Unemployment and Underemployment

 

The chart for the region’s unemployment is striking. Peaking between May and June of 2009, the region’s unemployment has closely followed state and federal trends. With the exception of a bump between May and December of 2016, the overall trend with unemployment has been a steady decline. In December 2016, the Portland Metro's rate of 4.3% was the second lowest it has been since June of 2008.

When we look to employment by groups, some clear trends emerge. American Indian (14.9%) and Black (16.0%) unemployment rates are the highest, with Asian unemployment (6.4%) as the lowest rates among any racial group. Unemployment rates are drastically higher among individuals age 16 to 19 (27.0%) and 20 to 24 (14.7%). For other age groups, they range from 75 years and over having the lowest rate (5.7%) to individuals age 25 to 29 (9.0%).

For unemployment by educational attainment, it is important to keep in mind the metric being tracked. While we see a strong connection between further education correlating with lower rates of unemployment, that doesn’t address the quality of employment individuals have. This is discussed in the Bureau of Labor Statistics’ work around alternative measurements of labor underutilization. BLS includes involuntary part-time and discouraged workers as groups not captured in unemployment numbers, but important to understanding the greater state of employment in a region. Underemployment has become a prominent topic since the great recession, with references made frequently to the impact it has on different community’s economic wellbeing.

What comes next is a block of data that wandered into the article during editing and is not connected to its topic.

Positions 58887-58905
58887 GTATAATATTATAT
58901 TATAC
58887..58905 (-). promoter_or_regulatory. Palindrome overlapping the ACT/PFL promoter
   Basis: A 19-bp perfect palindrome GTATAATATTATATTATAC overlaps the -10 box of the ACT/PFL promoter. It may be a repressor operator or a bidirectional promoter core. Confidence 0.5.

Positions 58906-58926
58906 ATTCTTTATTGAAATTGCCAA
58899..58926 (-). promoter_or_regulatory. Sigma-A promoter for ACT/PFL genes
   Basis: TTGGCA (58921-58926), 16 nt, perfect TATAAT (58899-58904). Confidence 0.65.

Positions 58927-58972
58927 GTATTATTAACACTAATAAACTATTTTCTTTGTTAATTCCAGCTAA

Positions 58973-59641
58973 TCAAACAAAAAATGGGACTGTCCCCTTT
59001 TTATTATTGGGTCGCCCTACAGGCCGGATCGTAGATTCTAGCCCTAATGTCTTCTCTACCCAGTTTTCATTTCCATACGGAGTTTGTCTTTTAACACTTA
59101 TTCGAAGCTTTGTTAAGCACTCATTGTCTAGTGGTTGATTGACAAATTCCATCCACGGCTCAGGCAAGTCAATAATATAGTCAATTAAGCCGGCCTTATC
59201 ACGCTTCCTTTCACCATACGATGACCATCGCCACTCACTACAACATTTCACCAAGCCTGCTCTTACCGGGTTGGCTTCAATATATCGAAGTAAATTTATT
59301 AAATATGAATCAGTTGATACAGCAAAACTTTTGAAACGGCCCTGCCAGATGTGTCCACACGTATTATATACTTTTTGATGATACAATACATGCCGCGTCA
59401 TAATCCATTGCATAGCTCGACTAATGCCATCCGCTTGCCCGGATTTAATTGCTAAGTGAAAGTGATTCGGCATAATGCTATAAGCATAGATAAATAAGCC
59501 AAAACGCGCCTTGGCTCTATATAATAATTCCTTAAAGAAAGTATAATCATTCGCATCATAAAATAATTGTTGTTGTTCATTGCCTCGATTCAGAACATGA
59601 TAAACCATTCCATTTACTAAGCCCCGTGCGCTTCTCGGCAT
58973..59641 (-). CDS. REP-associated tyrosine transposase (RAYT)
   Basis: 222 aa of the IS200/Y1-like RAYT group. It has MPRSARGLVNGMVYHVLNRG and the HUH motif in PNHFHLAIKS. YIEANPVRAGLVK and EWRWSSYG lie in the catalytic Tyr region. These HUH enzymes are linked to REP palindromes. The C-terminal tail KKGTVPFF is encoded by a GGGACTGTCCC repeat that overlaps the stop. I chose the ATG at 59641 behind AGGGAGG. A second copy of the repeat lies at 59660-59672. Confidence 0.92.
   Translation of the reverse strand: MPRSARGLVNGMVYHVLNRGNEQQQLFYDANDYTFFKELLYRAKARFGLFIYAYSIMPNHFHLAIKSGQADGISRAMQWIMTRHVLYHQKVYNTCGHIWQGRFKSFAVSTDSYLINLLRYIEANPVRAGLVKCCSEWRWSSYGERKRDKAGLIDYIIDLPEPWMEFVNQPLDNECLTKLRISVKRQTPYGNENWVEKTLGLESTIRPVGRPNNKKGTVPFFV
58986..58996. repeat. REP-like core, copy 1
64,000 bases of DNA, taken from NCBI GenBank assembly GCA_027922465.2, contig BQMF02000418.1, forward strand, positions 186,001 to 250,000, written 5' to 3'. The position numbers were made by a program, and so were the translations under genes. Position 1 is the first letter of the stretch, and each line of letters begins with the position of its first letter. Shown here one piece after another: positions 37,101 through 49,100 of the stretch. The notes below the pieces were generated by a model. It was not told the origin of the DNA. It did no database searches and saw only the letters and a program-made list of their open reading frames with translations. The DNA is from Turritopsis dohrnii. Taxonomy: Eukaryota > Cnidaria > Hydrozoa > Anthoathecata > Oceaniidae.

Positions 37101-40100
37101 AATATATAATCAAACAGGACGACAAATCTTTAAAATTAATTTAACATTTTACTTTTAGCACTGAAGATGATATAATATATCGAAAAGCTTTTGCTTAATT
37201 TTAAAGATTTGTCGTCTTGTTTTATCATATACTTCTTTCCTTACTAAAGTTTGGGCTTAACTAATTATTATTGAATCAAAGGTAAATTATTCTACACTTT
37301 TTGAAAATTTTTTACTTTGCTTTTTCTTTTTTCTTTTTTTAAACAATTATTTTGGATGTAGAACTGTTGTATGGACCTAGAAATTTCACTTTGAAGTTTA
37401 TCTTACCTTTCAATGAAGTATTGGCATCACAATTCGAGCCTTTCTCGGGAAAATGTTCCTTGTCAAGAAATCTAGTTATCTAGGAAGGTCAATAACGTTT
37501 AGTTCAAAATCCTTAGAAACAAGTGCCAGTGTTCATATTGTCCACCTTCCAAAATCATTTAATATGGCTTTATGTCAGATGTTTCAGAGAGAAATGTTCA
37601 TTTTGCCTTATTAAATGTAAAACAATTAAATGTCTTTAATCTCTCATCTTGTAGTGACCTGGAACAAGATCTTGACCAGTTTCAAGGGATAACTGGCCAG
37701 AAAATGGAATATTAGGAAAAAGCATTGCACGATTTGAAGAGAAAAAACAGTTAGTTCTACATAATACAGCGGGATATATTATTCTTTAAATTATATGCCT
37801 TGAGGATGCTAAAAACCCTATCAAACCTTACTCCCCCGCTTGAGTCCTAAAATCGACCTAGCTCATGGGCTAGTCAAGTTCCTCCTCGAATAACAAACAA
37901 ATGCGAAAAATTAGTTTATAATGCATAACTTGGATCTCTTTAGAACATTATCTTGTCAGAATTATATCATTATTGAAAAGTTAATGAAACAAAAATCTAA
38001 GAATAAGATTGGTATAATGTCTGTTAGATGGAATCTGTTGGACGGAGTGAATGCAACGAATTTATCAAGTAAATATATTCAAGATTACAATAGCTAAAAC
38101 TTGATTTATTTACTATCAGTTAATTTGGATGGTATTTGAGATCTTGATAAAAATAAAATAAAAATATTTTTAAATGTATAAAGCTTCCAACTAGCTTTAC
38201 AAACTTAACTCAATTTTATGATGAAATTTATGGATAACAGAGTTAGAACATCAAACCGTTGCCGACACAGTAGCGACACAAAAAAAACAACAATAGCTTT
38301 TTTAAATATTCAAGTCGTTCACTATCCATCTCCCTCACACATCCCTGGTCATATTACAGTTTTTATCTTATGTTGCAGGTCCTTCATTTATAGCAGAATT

Since the recession, the Portland metro has experienced a much stronger recovery when looking at the State of Oregon as a whole. The region now has 9% more jobs than it did before the recession. This sits a bit differently when looking to Washington which had a less severe unemployment spike during the recession. As we look forward, we can expect these conversations around unemployment to remain prominent, even as greater interests builds around underemployment and other metrics of economic opportunity.